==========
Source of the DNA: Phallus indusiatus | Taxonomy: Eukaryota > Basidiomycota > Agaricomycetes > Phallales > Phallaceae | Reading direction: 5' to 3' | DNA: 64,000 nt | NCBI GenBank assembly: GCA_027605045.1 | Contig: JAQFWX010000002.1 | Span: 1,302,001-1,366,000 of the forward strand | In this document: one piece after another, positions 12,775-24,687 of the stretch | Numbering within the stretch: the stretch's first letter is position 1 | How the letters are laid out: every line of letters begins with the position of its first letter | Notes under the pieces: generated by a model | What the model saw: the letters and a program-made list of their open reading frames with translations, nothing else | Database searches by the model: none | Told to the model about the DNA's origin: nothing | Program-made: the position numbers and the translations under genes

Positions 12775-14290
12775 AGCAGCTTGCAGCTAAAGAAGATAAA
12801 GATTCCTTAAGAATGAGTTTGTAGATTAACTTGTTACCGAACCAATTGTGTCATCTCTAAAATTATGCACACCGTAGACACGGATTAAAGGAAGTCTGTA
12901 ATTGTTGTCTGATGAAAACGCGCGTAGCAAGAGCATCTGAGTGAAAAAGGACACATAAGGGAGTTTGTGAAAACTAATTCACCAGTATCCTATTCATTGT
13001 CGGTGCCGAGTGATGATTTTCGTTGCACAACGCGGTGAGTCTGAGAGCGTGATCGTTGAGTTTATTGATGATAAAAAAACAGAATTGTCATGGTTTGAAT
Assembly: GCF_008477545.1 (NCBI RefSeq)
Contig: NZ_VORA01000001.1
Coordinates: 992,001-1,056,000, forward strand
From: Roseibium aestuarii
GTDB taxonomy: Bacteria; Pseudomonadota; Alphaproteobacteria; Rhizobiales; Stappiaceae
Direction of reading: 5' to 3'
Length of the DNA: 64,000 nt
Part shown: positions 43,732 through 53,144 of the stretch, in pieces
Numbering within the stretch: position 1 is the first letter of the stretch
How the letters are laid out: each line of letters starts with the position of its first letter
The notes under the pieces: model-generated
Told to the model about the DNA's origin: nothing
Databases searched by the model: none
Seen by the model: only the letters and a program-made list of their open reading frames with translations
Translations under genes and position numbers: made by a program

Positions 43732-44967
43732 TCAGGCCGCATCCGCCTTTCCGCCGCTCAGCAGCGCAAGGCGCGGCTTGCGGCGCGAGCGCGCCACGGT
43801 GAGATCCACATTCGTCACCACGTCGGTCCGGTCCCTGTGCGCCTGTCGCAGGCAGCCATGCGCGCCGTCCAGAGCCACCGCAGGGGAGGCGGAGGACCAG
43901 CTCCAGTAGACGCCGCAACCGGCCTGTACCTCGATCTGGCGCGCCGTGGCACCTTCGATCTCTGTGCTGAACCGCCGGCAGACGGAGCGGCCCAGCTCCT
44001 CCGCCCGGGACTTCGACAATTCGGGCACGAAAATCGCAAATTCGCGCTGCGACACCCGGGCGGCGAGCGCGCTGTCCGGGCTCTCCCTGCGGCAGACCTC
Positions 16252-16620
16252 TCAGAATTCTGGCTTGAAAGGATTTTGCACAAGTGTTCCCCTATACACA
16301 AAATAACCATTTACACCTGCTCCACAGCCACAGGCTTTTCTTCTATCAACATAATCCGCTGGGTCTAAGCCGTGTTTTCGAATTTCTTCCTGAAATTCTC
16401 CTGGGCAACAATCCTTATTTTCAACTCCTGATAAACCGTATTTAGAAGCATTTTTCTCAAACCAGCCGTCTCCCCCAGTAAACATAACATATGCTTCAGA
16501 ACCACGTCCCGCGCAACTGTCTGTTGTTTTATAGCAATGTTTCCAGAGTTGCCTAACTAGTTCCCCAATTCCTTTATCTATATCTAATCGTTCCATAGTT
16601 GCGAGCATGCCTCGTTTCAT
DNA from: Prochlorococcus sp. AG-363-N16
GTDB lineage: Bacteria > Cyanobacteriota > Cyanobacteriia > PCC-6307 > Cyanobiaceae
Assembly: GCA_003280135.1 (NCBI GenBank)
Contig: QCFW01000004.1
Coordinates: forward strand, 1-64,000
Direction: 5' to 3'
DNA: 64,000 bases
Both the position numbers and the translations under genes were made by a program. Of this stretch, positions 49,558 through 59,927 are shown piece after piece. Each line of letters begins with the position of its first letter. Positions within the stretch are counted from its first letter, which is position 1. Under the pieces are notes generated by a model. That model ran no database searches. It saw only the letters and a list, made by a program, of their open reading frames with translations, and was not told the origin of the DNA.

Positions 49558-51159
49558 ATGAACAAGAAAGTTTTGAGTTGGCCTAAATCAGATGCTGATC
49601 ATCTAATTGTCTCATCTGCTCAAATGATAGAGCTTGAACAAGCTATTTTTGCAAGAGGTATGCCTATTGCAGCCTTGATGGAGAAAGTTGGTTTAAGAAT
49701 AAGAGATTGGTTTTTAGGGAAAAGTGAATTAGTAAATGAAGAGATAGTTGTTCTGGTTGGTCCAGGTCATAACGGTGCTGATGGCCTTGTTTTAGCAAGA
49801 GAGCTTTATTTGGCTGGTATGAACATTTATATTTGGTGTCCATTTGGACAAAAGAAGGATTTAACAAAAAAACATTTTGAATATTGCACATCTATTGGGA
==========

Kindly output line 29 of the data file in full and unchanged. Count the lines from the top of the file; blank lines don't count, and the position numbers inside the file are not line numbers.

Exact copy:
16301 AAATAACCATTTACACCTGCTCCACAGCCACAGGCTTTTCTTCTATCAACATAATCCGCTGGGTCTAAGCCGTGTTTTCGAATTTCTTCCTGAAATTCTC